Netanyahu's US Envangelical allies angered by Israel's plan to ban Christian proselytizing
US Evangelicals have urged Israeli Prime Minister Benjamin Netanyahu to halt a law proposed by a party in the far-right governing coalition which seeks to ban Christian proselytization in the country.
The United Torah Judaism (UTJ) party - an ultra-Orthodox faction in the coalition government - is reportedly pushing for the bill that could see prison time for anyone seeking to convert others to their religious beliefs.
The law would evidently target Christian proselytization mentioning "attempts of missionary groups, mainly Christians, to solicit conversion of religion have increased", Haaretz reported.
It would also outlaw online or offline sharing of the New Testament and other elements of Christian teaching.
Most significantly, it threatens anyone who discusses "faith in Jesus" to an adult with one year in prison or two years for proselytizing to a minor.
The law puts Netanyahu in an awkward position as he seeks to hold together his government, which includes his right-wing Likud party as well as extreme-right religious-nationalist groups and ultra-Orthodox parties, but also has close ties to the Christian Evangelical movement in the US.
With Netanyahu under attack from Israel's allies in the US and Europe over the actions of members of his far-right government, the need for Evangelical support has probably never been more important.
"The bill could also draw sharp criticism from both Republicans and Democrats in Congress, in the executive branch, among US governors and others who love Israel and have always stood with the Jewish state, but would fiercely oppose efforts to silence followers of Jesus in the Holy Land," wrote Joel Rosenberg for All Israel News.
Christian Evangelicals - who are usually firm supporters of Israel - have also urged Netanyahu to block the law.
"Given Prime Minister Netanyahu’s long-standing friendship and alliance with Christians and solid commitment to religious freedom and free speech, I pray that he will make it clear soon that this disturbing bill will never become law on his watch," former president of the Southern Baptist Convention Jack Graham told Rosenberg.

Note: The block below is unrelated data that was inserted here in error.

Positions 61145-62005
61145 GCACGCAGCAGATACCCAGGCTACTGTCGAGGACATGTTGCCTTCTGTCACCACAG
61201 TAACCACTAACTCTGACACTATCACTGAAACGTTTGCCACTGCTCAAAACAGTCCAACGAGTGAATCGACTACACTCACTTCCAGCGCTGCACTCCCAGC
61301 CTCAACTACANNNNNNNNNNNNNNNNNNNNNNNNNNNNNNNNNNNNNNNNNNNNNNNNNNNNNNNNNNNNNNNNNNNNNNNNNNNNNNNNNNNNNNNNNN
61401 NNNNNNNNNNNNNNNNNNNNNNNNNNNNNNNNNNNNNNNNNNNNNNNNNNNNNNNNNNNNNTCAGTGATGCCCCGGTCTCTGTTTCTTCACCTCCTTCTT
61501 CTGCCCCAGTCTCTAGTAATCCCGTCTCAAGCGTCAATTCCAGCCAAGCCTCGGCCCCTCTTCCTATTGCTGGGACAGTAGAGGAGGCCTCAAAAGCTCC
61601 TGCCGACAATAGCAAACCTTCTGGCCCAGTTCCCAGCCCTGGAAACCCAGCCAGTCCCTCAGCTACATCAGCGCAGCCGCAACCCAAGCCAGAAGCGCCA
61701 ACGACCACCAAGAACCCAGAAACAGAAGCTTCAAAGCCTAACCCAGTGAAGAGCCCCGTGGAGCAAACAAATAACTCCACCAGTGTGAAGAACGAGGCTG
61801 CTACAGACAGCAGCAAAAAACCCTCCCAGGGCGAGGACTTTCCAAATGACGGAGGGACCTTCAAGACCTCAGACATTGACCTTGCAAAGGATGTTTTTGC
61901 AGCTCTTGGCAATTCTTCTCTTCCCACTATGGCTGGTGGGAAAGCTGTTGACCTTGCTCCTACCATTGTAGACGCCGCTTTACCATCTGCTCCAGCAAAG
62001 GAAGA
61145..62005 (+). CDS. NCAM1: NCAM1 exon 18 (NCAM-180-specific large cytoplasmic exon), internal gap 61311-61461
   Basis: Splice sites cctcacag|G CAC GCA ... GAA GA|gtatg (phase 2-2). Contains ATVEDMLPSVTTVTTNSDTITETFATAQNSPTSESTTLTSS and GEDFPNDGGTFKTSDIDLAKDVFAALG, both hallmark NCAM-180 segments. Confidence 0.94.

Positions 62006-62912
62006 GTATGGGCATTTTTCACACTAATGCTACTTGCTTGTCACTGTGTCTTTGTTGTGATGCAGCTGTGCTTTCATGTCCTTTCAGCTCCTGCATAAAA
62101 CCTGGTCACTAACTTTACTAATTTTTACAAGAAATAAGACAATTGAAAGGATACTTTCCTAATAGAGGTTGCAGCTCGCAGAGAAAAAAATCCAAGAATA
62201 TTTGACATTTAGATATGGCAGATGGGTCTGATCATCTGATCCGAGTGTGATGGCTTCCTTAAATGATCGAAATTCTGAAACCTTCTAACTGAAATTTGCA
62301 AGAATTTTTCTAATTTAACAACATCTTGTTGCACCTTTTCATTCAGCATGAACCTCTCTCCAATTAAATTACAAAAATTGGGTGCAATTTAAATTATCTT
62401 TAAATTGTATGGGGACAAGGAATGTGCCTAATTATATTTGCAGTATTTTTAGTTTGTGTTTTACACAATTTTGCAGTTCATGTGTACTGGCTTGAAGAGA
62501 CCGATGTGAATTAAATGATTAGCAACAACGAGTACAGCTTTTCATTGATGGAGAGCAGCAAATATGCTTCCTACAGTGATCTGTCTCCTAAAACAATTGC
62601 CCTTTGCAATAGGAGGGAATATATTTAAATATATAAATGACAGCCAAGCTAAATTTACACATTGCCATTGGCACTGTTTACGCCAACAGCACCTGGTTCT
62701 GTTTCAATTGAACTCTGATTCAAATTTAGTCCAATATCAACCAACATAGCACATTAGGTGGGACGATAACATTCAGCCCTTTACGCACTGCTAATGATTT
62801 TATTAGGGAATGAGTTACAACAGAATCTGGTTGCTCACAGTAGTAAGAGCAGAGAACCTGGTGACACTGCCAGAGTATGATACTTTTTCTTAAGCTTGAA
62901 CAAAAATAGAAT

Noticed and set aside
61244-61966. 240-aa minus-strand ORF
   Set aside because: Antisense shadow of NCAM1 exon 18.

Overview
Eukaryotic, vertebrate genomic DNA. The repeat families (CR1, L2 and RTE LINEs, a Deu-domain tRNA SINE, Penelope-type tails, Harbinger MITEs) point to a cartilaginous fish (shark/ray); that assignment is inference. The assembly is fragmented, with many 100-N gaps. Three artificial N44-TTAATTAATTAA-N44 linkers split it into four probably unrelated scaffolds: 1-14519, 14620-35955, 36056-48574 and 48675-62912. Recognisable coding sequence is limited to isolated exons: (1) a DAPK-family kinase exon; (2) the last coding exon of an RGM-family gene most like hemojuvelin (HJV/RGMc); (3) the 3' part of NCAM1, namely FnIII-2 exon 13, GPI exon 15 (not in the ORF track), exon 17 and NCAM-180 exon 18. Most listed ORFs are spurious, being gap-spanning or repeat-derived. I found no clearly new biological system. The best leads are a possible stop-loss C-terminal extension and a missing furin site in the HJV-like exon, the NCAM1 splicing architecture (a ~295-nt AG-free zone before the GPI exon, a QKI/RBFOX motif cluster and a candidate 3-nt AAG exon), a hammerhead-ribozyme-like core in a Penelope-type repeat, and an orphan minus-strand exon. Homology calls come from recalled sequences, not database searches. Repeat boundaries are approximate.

Besides the pressure from American Evangelicals, the measure would also likely break Article 18 of the Universal Declaration of Human Rights.
This states: "Everyone has the right to freedom of thought, conscience, and religion; this right includes freedom to change his religion or belief, and freedom, either alone or in community with others and in public or private, to manifest his religion or belief in teaching, practice, worship, and observance."
NBC Middle East correspondent Raf Sanchez wrote on Twitter: "Getting attention in US Evangelical circles: a bill by ultra-Orthodox members of Netanyahu's govt to ban Christian missionaries from evangelizing in Israel. Unlikely it becomes law, but it's rattling some staunch pro-Israel Evangelicals."
Amid the backlash, Moshe Gafni, one of the two UTJ MKs who proposed the bill, agreed it is unlikely to become law.
"The bill was [brought up] with the current Knesset more than four months ago, and there is no plan for it to move forward... dealing with it now is irrelevant," he said in a statement according to The Jerusalem Post.
The bill comes amid increasingly tense relations between the US and Israel since the establishment of Netanyahu's hard-right government in December.
The US earlier this month voiced alarm about Finance Minister Bezalel Smotrich's call to "wipe out" the Palestinian village of Hawara - targeted by settlers in a pogrom just days earlier - and more recently protested a law that could see four key settlements in the West Bank reoccupied.
Christian Palestinians meanwhile remain subject to the harrowing conditions of Israeli occupation with their places of worship frequently targeted by Jewish extremists and settlers.